London, 11 Sep - US Ambassador to the United Nations Nikki Haley delivered a thoughtful and impassioned speech on the threat posed by the Iranian Regime and the future of the nuclear deal, last week.
In the speech, Hayley addresses that there are three main things to consider when talking about the Joint Comprehensive Plan of Action (JCPOA); the deal itself, UN Resolution 2231, and the Iran Nuclear Agreement Review Act (“the Corker-Cardin law”).
The Nuclear Deal
Hayley points out that the deal is flawed (for example, it does not have the capability for anywhere/anytime inspections) but that Iran has still managed to violate the lax provisions that it has.
She said: “In February 2016 – just a month after the agreement was implemented – the [International Atomic Energy Agency] discovered Iran had exceeded its allowable limit of heavy water. Nine months later, Iran exceeded the heavy water limit again.”
The nuclear deal, which only has the provision for 24/7 inspections to Iran’s ‘declared’ nuclear sites, is also prevent the International Atomic Energy Agency (IAEA) inspectors from doing their job.
Hayley said: “The biggest concern is that Iranian leaders – the same ones who in the past were caught operating a covert nuclear program at military sites – have stated publicly that they will refuse to allow IAEA inspections of their military sites.”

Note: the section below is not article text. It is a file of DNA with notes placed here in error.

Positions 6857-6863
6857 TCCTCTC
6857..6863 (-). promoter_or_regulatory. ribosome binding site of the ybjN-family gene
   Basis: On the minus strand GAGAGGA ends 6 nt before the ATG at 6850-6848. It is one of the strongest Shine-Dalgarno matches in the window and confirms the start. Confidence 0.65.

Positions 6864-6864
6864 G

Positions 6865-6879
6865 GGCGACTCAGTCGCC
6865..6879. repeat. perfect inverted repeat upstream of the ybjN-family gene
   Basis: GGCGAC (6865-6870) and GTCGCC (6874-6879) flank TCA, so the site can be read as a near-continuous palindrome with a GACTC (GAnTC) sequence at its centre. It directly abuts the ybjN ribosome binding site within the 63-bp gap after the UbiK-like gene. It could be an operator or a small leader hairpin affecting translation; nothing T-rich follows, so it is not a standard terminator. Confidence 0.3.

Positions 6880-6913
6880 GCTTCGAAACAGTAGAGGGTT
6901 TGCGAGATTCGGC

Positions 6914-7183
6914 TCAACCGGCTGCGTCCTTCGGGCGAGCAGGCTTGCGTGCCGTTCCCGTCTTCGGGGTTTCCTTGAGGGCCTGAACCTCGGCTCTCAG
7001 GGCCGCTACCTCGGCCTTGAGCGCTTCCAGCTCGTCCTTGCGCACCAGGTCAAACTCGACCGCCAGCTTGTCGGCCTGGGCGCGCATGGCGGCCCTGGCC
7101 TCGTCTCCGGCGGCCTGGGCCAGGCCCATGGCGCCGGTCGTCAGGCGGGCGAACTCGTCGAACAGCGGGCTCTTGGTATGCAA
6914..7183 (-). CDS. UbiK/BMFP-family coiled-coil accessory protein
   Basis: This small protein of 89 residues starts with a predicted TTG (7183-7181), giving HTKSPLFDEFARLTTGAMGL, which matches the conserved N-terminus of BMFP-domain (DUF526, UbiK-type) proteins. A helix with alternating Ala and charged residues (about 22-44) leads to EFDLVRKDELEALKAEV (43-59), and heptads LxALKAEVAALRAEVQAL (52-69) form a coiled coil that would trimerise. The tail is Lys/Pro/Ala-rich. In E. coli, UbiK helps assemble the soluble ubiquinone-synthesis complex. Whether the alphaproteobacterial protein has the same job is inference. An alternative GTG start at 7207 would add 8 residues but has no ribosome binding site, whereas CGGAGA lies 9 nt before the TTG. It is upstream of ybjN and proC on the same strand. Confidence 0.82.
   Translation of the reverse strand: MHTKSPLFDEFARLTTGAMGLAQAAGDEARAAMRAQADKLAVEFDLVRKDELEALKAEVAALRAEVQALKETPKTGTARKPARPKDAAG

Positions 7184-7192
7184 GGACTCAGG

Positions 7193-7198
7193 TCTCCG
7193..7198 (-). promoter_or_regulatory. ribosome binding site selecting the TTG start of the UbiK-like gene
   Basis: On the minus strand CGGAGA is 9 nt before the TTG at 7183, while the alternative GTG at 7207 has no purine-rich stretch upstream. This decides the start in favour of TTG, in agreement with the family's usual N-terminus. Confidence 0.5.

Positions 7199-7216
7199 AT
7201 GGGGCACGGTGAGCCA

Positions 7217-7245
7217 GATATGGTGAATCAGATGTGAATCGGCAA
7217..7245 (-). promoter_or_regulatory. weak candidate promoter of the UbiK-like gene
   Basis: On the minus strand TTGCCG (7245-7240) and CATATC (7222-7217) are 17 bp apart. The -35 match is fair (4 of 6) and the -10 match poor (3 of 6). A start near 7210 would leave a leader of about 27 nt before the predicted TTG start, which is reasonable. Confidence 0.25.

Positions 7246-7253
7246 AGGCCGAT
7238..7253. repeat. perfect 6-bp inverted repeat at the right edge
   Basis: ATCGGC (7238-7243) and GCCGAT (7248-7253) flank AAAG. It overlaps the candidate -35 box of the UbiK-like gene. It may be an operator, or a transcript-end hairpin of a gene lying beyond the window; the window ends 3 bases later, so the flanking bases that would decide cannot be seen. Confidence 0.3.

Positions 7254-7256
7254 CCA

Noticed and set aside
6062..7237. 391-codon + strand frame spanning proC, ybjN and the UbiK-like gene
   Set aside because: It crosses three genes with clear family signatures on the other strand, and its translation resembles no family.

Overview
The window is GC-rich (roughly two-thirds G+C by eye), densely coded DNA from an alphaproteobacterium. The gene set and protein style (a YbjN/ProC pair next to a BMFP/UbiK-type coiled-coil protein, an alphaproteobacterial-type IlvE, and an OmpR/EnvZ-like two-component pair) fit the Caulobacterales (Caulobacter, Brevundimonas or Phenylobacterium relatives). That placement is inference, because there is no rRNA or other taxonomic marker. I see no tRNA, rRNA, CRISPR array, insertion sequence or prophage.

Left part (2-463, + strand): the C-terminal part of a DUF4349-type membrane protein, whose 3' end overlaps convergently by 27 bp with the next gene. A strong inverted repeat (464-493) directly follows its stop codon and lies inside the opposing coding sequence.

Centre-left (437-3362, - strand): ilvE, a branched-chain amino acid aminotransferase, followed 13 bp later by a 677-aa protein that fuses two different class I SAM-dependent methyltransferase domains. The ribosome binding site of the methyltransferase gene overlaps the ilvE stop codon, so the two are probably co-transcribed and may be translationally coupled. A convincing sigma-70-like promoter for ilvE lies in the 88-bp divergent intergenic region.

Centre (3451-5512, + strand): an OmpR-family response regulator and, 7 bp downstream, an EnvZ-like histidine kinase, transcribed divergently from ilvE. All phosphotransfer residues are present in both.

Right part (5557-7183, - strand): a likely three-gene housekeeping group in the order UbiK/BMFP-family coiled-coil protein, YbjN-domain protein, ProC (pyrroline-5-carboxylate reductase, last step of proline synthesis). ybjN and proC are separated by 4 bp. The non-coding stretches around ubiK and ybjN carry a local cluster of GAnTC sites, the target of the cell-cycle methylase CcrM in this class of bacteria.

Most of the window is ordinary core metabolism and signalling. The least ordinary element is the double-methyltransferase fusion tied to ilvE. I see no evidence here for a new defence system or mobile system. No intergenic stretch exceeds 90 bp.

The UN resolution preventing the testing of ballistic missiles, which binds the deal, has been broken by Iran on multiple occasions but there has been no international reaction.
Haley said: “Every six months, the U.N. secretary general reports to the Security Council on the Iranian regime’s compliance with this so-called “non-nuclear” resolution. Each report is filled with devastating evidence of Iranian violations. Proven arms smuggling. Violations of travel bans. Ongoing support for terrorism. Stoking of regional conflicts.”
The Corker-Cardin law
Although originally maligned by American conservatives, this could be the key to strengthening the US’s hand against Iran. This law, which requires that the President to certify to Congress every 90 days that Iran is complying with the nuclear deal, asks the President to “certify that the suspension of sanctions against Iran is appropriate and proportionate to Iran’s nuclear measures, and that it is vital to the national security interests of the United States”.
Haley said: “So regardless of whether one considers Iran’s violations of the JCPOA to have been material, and regardless of whether one considers Iran’s flouting of the UN resolution on its ballistic missile technology to be non-nuclear, U.S. law requires the President to also look at whether the Iran deal is appropriate, proportionate, and in our national security interests.”
Jennifer Rubin wrote on Track Persia: “Haley deserves credit for clearly articulating the issues. Now we need the administration to step up with a responsible game plan, enlisting Congress to work in a coordinated fashion to check Iran’s nuclear and nonnuclear behaviour.”